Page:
Then in December 2013 the kookaburra family grew again as Cookie’s parents had another two babies. As happens in the kookaburra world, Cookie and his siblings hung around to help their parents bring up the new babies. From my observations, Cookie did most of this work while his siblings watched on, seemingly not bothered to help out themselves.

In the photo below you can see Cookie on the far left, one of the parents in the middle, and a baby kookaburra on the far right. This was taken 1 December 2013.

In this next photo, you can see from left to right: baby, Cookie, baby, parent. The photo was taken 8 December 2013.

Here is Cookie feeding one of the new babies with a bit of meat handout from us. This video was taken 8 December 2013.

And this photo of Cookie with a lizard he caught in our backyard shows what a good provider he is. (Photo taken 14 December 2013)

And Cookie could laugh with the best of them too as you can see in the video below. The video was taken 1 December 2013.

All too soon, the new babies had grown up and we noticed that none of Cookie’s siblings seemed to visit anymore. His parents came to drop in once in awhile, but Cookie became a regular. The next two photos were taken 9 November 2013. Notice how much lighter his feather colouring is now compared to when he was a baby.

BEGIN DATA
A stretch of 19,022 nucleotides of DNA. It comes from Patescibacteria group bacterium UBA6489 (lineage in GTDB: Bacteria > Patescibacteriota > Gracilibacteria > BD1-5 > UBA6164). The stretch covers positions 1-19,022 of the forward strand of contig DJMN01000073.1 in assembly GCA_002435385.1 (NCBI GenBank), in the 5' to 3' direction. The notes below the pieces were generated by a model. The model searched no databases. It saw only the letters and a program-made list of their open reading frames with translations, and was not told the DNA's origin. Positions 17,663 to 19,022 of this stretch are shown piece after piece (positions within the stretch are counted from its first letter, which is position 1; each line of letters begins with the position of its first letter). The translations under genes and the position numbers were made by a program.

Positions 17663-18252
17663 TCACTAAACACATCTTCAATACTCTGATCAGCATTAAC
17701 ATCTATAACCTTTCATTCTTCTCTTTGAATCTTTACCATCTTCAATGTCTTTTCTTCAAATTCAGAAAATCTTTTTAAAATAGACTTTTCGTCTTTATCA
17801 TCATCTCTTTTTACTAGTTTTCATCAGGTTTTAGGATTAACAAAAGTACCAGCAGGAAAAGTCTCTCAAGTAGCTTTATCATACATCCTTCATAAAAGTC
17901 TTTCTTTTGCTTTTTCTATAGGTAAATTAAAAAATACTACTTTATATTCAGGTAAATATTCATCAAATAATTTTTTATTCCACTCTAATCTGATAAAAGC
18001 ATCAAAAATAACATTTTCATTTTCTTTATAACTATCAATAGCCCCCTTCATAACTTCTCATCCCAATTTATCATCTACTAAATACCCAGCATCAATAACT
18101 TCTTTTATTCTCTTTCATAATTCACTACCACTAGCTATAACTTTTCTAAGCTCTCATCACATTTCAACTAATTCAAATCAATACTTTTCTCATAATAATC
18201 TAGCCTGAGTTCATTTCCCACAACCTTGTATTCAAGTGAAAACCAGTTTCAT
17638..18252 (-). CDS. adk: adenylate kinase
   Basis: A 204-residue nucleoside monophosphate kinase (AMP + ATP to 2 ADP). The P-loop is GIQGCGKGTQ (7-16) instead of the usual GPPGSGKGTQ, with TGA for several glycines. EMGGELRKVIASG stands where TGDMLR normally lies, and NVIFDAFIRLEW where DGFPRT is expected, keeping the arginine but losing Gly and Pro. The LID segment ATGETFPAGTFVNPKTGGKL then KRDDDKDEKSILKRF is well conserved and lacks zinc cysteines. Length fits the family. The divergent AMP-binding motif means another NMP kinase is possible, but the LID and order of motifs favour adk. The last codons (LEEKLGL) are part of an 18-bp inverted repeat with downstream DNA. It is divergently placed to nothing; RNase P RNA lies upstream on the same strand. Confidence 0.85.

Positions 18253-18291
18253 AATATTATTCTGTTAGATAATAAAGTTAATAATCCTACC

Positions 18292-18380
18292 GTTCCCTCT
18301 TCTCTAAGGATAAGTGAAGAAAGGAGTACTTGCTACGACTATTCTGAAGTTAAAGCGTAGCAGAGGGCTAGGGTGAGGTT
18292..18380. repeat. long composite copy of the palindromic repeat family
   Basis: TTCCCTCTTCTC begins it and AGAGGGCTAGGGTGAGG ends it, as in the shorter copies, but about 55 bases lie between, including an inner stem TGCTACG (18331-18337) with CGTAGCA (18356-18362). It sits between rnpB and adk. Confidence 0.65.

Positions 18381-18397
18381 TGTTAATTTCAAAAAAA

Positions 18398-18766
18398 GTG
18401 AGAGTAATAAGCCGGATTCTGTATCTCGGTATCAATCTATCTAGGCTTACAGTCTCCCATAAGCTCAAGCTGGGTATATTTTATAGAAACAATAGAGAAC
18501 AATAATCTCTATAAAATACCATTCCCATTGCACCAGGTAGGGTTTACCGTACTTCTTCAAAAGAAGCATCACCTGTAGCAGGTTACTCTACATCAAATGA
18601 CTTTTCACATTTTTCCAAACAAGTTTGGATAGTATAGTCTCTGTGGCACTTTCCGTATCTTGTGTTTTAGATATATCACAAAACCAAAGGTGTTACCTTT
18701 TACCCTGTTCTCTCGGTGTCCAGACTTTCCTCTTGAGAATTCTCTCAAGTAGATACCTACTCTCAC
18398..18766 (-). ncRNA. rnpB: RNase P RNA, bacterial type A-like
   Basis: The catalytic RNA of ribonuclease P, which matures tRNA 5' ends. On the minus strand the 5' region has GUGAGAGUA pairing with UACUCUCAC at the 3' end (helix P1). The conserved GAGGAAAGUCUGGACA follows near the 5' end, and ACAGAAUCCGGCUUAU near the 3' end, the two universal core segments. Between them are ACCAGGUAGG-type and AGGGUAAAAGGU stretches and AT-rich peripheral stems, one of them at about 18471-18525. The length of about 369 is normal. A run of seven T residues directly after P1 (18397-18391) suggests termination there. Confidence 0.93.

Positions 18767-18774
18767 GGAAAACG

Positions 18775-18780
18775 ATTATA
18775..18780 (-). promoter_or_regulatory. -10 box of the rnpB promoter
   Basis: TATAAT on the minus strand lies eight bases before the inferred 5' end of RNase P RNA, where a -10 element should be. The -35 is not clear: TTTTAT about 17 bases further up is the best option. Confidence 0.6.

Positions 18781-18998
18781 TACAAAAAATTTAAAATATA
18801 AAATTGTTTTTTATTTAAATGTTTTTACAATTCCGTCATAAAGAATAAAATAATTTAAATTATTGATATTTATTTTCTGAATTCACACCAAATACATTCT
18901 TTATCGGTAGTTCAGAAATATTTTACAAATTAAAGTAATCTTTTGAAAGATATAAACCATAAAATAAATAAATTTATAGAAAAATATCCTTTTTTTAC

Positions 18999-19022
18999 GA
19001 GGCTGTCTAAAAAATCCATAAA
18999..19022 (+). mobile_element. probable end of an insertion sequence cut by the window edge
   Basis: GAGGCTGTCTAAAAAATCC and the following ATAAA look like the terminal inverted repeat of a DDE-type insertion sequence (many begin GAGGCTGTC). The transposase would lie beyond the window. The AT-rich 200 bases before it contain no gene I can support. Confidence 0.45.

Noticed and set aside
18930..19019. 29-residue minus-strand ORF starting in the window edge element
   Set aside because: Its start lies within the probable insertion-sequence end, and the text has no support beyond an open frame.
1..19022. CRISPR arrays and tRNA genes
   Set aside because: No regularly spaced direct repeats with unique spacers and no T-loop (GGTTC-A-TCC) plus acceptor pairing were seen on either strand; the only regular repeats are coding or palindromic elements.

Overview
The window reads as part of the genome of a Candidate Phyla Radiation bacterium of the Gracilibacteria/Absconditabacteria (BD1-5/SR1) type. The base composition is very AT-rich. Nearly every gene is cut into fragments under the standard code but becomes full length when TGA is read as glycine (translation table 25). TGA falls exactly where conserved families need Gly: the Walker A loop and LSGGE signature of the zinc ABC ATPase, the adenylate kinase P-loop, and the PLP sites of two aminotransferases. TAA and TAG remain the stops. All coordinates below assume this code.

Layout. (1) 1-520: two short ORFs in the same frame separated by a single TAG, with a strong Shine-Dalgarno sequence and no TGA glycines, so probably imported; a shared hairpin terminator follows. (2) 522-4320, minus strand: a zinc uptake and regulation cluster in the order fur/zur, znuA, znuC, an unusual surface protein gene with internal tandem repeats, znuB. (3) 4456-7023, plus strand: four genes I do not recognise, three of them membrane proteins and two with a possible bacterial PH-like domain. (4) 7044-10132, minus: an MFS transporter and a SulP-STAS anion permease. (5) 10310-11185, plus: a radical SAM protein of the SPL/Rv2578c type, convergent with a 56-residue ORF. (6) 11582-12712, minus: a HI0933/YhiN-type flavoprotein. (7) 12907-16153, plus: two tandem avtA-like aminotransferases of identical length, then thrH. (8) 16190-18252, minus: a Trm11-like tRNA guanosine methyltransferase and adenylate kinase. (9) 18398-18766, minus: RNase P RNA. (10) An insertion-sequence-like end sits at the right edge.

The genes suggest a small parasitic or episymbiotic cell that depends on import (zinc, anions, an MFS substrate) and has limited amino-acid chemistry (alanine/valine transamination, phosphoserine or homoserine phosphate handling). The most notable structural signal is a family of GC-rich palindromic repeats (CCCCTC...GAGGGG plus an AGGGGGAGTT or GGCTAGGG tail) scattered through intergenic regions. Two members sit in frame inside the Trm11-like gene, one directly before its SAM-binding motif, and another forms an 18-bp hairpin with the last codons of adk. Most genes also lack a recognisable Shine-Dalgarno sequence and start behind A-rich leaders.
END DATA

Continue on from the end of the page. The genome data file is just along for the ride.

And so it continued throughout 2014, Cookie visiting almost like clockwork. Towards the end of that year, Cookie would have been about 2 years old. He visited almost every afternoon or early morning, and his parents were still seen on occasion.

Then around October 2014, I noticed that Cookie was flying in from a different direction, and he was leaving in a different direction too. He headed easterly off to the neighbour’s place and perched in a gum tree, but after a short break, he continued flying in a southerly direction out of sight.

This is my final video of Cookie taken on 3 November 2014, although at the time I didn’t know it would be my last one.

In December 2014, I noticed that the length of time between Cookie’s visits became longer and longer. Every morning and afternoon I would scan the trees around for any sight of him, but nothing. And then he stopped coming altogether.

And that was that.

Or so we thought!